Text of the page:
There is no radio. There are no leather seats. There is no cruise control.
This is not a drive to Seattle.
You know that feeling you get when some idiot pulls out RIGHT in front of you, causing you to slam on your brakes? You react JUST in time, saving the car, staying on the road. Your heart is pumping as you suddenly realize you're sweating just a little bit... and you're angry at the other driver for not paying attention, and a little prideful that your own reaction time saved your bacon. After all of that, you realized you got a tiny shot of adrenaline that "woke you up" just a bit?
That's the feeling... every... single... turn... every single second... for 2 hours at a time. At night. With no sleep.
At the risk of sounding just a little arrogant: for all the people that come away from my attempt to explain an endurance race with the thought of "huh, anyone can drive for 2 hours at a time..."
No. You can't. And the best drivers we have are the ones that knew they couldn't before they even stepped into a track-prepped car for the first time.
People that don't understand what we go through don't understand the difference between being "tired" and being "fatigued." They don't understand the difference between just not having any energy vs. your own mind working against you.
There are different types of fatigue. Tristan Lewis talked about one of his two hour-stints where every turn of the wheel required every ounce of strength he had. I, personally, experienced mental fatigue to the point where my brain "forgot where my turn-in point was" in between my eyes-blinking. In short, my mind could no longer keep up with my surroundings.
The sleep deprivation for A 36 hour endurance race begins even before the race starts. Every single one of us was awake the night before, preparing for the 3 days that lie ahead. By the time we even got to the starting line, most of us had only gotten a few hours of sleep the night before the green flag dropped.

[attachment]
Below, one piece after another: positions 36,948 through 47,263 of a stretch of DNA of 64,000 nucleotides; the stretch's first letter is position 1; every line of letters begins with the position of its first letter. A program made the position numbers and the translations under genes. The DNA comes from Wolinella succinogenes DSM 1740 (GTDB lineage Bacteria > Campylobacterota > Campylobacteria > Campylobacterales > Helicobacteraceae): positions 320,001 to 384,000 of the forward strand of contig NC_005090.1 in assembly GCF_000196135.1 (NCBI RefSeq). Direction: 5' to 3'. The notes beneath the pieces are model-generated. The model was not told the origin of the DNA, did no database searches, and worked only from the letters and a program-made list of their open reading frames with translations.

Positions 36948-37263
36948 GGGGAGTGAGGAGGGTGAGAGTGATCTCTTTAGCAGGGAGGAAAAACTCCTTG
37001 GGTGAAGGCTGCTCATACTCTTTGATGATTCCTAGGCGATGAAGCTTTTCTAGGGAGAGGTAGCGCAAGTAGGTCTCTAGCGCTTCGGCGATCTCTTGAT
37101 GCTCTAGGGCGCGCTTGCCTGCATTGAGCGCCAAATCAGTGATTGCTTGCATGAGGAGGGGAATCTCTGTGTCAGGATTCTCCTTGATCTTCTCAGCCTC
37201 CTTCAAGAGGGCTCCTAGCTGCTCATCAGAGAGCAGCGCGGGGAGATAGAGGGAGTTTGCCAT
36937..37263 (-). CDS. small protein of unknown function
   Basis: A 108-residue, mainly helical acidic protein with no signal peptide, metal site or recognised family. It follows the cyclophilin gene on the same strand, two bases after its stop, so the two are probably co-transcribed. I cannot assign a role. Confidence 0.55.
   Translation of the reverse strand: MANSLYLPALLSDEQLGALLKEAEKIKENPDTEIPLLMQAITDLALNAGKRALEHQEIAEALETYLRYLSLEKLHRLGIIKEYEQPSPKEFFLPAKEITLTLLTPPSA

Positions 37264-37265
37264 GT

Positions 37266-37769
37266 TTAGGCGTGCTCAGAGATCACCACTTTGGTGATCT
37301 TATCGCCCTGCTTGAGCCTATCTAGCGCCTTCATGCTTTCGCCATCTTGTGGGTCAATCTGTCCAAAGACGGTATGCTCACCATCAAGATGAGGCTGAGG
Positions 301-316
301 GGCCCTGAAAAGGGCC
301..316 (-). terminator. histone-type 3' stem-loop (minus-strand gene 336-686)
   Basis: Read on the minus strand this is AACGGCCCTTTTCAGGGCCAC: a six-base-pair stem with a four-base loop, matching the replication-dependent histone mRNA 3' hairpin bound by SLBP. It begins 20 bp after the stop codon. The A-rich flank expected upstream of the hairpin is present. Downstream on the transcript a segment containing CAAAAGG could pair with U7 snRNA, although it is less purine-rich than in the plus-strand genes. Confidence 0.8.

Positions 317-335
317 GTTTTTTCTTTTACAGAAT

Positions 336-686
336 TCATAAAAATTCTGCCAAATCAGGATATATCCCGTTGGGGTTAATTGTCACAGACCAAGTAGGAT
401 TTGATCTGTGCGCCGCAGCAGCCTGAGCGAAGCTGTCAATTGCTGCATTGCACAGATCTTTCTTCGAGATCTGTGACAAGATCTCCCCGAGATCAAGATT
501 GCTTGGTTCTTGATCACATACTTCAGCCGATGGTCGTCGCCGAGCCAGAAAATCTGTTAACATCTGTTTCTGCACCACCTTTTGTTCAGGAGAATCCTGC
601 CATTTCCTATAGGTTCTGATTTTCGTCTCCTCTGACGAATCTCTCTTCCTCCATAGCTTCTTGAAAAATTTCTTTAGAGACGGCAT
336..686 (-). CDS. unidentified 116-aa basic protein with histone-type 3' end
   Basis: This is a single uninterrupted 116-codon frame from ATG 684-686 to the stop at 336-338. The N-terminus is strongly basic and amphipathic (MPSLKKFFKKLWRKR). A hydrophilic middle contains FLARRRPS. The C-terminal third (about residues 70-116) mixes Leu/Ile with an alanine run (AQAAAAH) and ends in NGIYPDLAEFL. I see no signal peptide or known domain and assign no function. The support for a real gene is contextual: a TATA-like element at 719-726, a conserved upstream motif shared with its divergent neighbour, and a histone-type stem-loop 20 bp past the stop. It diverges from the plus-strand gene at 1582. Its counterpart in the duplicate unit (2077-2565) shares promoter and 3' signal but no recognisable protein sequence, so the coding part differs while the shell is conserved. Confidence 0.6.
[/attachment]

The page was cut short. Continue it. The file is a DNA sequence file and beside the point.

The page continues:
It's not unusual for a driver to simply nod-off in a chair mid-sentence after just having gotten out of the car... and everyone else around him knows to simply leave them alone, since it's nearly the only sleep they'll be getting.
Perhaps the most frequent question that gets tossed around the pits is "where are we at [in the standings]?" With the advent of technology, we have the answer to the question as far away as the nearest smartphone. At the swipe of a finger, we can see exactly where we are, exactly how far we have to go for the next standings change, and exactly how close any competitors are in nipping at our heels.
But... for 90% of the race, it's the most irrelevant question you can ask... as well as the most important. For an endurance race, the standings are, oddly, the number that means nothing... yet it somehow means everything.
For the first 2/3 of an endurance race... that's how it goes. You get in, you drive, you grind out your stint laying down the most consistent laps you can. At the end you get out of the car, you help the next driver in the rotation get in and get buckled up, and you watch the car drive away again. You ask the only question you think that matters: 'Where are we at?'... you realize you still have 20+ hours of racing left... and as the adrenaline stops, you fall asleep in the nearest lounge chair until somebody wakes you up for the next driving stint or crew assignment.
Drive. Assist. Rinse. Repeat.
In this 36 hour endurance race, Sam pulled Hank and Jay aside about midnight on the second night and asked about refining our strategy. While the #1 Raudi truck had been playing the part of "prom queen", receiving much of the engineering admiration and jaw-drops from other teams, the #25 Rabbit had gone (ALMOST) unnoticed at the top of the rankings. The #25 SOF Rabbit had solidly held a place in the top 10 for the first 12 hours... and had clawed its way (quietly) into the top 3 spot in the next 6 hours... and thanks to the talents of EVERYONE in our driver lineup, was sitting uncomfortably in the #2 spot, just a few laps ahead of the "Socket Monkeys".
The strategy we talked wasn't about taking first... it was about how better to hold second. For 24 hours, the race leader, #184 Saab, had held the top spot, and was enjoying a nearly 10 lap lead on us.
(Mentally translate that: over the course of 24 hours, they had widened their lead to 10 laps... there was no way that we could simply "catch" them with under 12 hours left to go).
We, however, were only a few laps ahead of the #3 spot. Knowing that in the diminishing hours left in the race that OTHER teams would begin putting in their more aggressive drivers, Sam began to re-arrange the driver lineup in the #25 car to prepare for a narrowing battle for second place. Schedules were changed, times were changed, and drivers that were already beyond tired and looking for a few hours of downtime were told they had to swap rest for more driving.
The rotation paid off. 8 hours later, the #25 Rabbit had widened the lead ahead of the third place car by about 10 laps.